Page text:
Many professional nursing bodies in Japan are dedicated to the development of nursing as a discipline, quality of nurse education, and nursing care. These have a role in setting the nurse education agenda and standards of nursing practice. There are 46 nursing societies within the Japan Association of Nursing Academies (JANA) such as the Japan Academy of Nursing Science and Japan Society of Nursing Research, which serves to encourage collaboration between societies, contribute to nursing development, and disseminate position statements to the society and nationally. Japanese academics promote the development of nursing science and nurture young scientists through these nursing societies. The Japan Association of Nursing Academies has responded to the Ministry of Health, Labour, and Welfare’s policy with a statement on changes in health care, childrearing, and long-term care, health, and welfare services from their professional standpoints.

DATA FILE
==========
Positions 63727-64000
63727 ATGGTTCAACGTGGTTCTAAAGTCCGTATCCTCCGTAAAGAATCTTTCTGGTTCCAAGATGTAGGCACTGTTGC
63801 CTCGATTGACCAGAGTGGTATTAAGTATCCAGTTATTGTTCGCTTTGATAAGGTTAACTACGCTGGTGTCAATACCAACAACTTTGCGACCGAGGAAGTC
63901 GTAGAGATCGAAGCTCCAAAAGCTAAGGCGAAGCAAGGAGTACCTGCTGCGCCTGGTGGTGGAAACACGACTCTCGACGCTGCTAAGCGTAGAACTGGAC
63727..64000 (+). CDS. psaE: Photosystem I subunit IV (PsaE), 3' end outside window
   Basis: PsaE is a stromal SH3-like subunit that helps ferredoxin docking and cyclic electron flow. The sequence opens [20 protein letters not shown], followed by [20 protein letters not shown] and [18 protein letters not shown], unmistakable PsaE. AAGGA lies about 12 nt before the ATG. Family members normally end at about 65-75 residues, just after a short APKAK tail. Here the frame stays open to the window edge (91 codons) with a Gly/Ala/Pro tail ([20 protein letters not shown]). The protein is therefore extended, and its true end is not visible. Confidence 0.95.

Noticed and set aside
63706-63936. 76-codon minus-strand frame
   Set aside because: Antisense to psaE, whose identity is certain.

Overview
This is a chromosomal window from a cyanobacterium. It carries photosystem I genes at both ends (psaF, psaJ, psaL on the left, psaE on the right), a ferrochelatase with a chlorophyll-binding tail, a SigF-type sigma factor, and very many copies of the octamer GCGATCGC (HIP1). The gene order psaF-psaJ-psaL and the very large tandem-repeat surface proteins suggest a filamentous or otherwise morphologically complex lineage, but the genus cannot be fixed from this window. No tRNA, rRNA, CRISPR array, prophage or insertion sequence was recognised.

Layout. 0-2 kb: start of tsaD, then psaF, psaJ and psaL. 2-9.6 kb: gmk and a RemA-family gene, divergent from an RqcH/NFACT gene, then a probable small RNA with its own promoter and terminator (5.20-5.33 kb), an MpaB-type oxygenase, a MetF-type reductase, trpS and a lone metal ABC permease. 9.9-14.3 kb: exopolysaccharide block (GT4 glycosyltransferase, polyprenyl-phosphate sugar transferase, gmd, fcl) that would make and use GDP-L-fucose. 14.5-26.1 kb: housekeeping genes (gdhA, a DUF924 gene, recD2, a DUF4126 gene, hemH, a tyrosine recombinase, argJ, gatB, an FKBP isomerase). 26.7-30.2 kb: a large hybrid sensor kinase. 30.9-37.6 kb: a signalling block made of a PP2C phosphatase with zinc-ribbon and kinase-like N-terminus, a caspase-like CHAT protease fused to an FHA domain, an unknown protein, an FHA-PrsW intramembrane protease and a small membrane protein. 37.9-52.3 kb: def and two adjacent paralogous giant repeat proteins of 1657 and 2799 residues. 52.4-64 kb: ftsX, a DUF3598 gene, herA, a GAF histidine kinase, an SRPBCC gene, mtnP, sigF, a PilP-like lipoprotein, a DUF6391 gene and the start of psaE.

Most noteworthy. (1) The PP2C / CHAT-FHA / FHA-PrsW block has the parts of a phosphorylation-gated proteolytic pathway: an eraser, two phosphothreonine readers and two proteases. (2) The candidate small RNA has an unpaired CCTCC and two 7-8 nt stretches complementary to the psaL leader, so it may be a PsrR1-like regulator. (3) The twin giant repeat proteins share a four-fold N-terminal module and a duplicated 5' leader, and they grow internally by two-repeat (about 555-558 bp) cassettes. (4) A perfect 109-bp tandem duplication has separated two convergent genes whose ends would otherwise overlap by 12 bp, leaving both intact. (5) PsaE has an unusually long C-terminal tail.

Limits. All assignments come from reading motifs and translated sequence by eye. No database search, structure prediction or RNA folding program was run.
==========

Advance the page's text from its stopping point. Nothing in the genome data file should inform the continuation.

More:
The Japanese Nursing Association is the largest nursing organization in Japan, shapes the future of nursing in Japan and has as its mission the improvement of standards of professional nursing working conditions for nurses as well as developing nursing expertise (Japanese Nursing Association, 2015). This is detailed in the Japanese Nursing Association publication "The future vision of nursing: Nurses' endeavor towards 2025" outlining its mission for the reconstruction of health, medical and welfare systems. Many Japanese organizations including the Ministry of Education, Culture, Sports, Science and Technology (MEXT); Ministry of Health, Labour and Welfare; and the Japanese Nursing Association emphasize lifelong learning for nurses.